I’m reading a book (Programming Elixir) where it’s stated that the following code:
line_no = 50
if (line_no == 50) do
IO.puts "new page\f"
line_no = 0
gives the following warning:
warning: the variable "line_no" is unsafe as it has been set inside one of: case, cond, receive, if, and, or, &&, ||. Please explicitly return the variable value instead. ...
I tried that code but I don’t have any warnings.
But since I tried with latest elixir version, I thought that it might be a warning in previous versions of elixir.
So I tried to search on Github some literals of the message (for example is unsafe or has been set inside or explicitly return) but I cannot find any result.
If You try this code in the console You will have an error
iex(1)> line_no = 50
iex(2)> if line_no == 50 do
...(2)> IO.puts "new page\f"
...(2)> line_no = 0
warning: variable "line_no" is unused (if the variable is not meant to be used, prefix it with an underscore)
Which version of Elixir do You use?
It is also different from Ruby code, mainly because of immutability. But here the problem is with scope. It should be…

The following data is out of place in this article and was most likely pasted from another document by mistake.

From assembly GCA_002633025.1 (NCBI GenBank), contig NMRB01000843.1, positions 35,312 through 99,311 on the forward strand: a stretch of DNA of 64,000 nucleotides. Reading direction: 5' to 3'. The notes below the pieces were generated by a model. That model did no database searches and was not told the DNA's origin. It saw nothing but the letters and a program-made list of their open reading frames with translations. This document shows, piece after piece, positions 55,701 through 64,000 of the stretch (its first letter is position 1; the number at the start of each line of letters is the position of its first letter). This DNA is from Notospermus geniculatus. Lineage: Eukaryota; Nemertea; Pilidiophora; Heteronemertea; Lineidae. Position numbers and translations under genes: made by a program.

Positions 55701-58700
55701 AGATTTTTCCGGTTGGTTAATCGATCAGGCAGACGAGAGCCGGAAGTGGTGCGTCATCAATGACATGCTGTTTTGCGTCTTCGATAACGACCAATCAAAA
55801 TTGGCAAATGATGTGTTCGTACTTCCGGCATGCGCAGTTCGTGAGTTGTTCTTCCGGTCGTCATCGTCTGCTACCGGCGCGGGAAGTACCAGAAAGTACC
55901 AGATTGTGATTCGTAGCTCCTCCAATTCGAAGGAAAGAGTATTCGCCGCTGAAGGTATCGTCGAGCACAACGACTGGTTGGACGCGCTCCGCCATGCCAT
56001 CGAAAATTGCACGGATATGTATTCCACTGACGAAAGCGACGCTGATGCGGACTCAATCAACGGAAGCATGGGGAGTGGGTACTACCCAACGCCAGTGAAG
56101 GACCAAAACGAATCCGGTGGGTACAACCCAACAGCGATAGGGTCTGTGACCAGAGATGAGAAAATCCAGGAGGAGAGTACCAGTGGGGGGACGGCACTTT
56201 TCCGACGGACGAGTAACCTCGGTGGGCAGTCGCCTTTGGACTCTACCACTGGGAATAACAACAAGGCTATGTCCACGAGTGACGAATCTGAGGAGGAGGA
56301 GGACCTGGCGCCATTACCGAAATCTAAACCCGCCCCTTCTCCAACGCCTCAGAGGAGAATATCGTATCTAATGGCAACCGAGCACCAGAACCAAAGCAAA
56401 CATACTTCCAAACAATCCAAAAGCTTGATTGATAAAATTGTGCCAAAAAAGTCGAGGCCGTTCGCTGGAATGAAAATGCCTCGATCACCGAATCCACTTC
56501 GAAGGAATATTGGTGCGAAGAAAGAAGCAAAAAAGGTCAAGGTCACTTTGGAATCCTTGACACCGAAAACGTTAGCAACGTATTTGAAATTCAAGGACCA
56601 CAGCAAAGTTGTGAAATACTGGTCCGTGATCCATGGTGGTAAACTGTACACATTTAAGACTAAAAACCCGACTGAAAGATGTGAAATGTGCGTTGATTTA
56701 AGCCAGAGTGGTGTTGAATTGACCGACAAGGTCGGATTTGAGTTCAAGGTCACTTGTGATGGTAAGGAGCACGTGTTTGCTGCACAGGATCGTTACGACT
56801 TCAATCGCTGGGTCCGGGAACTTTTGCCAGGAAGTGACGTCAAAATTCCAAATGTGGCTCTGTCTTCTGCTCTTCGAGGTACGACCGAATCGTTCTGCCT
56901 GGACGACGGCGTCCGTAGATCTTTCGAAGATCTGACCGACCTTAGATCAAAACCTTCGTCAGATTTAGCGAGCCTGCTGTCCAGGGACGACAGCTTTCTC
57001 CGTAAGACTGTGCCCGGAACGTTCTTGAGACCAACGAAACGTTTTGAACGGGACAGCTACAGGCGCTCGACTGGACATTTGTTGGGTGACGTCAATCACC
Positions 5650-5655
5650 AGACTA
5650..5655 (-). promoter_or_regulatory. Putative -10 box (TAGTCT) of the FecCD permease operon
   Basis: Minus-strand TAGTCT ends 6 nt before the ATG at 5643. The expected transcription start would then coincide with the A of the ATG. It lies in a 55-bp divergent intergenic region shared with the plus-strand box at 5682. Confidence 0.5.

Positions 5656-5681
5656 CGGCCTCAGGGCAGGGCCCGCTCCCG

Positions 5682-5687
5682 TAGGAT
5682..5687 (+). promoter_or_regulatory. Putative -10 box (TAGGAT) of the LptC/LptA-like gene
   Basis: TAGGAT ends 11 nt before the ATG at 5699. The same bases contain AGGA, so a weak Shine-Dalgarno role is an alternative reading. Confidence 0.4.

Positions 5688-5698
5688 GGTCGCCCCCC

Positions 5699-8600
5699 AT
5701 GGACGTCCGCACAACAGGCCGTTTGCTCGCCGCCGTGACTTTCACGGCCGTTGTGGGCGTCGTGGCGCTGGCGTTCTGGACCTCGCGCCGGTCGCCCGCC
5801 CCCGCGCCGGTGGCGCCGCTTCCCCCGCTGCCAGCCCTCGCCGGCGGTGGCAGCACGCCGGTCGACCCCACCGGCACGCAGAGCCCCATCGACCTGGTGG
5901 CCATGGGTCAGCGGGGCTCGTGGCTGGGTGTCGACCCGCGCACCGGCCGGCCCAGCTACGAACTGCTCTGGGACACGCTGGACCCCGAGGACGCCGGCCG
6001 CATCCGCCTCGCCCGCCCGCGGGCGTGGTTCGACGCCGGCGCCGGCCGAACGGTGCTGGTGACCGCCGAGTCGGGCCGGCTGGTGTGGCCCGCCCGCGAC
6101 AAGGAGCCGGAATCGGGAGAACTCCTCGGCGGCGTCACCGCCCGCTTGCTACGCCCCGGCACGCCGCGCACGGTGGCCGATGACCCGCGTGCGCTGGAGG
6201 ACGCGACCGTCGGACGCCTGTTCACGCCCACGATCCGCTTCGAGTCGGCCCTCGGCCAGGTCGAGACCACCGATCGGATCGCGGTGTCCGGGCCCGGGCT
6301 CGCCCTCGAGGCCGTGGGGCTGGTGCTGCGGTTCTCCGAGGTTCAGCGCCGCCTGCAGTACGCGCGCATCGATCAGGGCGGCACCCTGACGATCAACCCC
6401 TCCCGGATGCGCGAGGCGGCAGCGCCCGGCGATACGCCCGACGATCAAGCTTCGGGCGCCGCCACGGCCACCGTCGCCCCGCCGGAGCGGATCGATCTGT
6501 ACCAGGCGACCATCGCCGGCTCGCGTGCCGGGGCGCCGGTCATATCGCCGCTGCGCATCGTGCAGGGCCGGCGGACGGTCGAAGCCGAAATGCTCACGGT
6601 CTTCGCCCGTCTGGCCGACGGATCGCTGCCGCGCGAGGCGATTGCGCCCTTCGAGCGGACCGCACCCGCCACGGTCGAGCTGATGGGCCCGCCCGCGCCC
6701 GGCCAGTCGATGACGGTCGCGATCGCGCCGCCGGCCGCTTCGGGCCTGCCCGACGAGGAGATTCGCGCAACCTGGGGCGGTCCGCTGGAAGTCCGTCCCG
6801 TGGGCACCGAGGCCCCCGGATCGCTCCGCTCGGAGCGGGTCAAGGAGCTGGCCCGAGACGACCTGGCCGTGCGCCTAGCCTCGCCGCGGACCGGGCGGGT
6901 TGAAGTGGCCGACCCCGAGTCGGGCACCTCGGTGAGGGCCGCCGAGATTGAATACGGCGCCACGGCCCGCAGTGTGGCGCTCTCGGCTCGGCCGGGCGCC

I probably didn’t explain very well…
But I’m not talking about “unused” variable which is actually displayed as a warning. But about unsafe variable…
If you ran that code with the latest version of elixir as me, it also probably didn’t show up…
I don’t know why the search don’t include all the branches or how to search on a particular branch only because I chose the v1.0 branch and did the search there but according to the URL of the search it was only for master, anyway…)
Then I looked on the current file here:
So it seems that this warning is still here and should apply…
Yeah, I only noticed that now… It would have been nice if search was scoped to branches and also in the history (in older commits).
Though, for the later, since search results also displays commits, we can still found on history by checking one at a time on the history commits.
Ok that makes sense!
So this is not applicable anymore.
The book I’m reading cover elixir from 1.6 hence the error at this moment.
Anyway, in the book they described the reason behind this warning because of the high probability “to forget to initialize the variable outside the block, but to then rely on it having a value after the block”.
And I think that if this was the only reason, it made sense and it makes sense to still have the warning imho…